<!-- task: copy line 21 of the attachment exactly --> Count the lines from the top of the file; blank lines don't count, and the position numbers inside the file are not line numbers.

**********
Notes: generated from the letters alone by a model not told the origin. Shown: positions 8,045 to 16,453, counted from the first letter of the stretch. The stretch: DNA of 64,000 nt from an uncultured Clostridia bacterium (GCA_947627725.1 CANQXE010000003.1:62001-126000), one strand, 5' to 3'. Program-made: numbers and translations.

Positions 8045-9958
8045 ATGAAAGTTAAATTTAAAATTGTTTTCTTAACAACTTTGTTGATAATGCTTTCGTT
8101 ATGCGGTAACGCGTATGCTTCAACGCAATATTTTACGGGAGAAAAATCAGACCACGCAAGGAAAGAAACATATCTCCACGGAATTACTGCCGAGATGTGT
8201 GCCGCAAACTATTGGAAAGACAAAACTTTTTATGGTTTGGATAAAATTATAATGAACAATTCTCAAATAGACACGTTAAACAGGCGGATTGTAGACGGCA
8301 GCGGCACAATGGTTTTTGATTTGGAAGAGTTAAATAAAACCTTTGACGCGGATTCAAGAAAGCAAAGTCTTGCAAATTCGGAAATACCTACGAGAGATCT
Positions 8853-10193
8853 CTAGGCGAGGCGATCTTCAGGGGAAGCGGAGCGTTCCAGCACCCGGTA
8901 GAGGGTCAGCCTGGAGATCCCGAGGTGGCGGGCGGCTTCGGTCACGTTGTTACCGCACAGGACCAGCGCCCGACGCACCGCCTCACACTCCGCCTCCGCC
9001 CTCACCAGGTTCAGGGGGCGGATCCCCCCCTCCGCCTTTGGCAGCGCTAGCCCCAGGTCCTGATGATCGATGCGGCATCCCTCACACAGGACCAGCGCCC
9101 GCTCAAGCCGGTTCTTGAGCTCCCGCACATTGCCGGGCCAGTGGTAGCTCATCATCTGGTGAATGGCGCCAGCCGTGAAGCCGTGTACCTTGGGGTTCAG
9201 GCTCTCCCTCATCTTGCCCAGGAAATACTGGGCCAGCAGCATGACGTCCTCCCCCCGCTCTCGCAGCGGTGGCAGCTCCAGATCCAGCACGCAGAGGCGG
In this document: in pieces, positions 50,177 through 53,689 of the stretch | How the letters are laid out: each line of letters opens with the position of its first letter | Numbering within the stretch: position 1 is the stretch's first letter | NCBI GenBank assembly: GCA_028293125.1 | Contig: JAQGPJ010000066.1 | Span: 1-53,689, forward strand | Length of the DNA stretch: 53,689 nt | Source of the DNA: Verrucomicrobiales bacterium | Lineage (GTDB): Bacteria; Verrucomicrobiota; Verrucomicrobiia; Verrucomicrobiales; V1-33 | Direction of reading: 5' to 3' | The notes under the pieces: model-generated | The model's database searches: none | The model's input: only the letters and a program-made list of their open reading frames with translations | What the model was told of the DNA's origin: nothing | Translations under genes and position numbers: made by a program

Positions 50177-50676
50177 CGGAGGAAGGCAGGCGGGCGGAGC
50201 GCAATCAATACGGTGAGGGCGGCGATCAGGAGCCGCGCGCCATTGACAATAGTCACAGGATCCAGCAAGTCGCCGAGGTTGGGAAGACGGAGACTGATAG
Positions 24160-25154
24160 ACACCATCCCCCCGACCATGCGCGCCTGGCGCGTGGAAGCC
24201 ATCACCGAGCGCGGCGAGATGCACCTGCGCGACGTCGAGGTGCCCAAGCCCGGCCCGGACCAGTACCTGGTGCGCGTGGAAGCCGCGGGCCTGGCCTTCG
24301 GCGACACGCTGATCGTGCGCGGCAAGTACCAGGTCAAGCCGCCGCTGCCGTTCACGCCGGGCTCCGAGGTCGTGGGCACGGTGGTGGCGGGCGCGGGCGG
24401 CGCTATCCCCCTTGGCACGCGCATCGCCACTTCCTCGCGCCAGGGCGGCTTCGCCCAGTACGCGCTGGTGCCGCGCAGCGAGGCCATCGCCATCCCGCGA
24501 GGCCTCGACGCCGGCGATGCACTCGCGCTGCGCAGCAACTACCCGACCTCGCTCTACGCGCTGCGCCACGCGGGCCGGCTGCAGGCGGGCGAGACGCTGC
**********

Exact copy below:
24401 CGCTATCCCCCTTGGCACGCGCATCGCCACTTCCTCGCGCCAGGGCGGCTTCGCCCAGTACGCGCTGGTGCCGCGCAGCGAGGCCATCGCCATCCCGCGA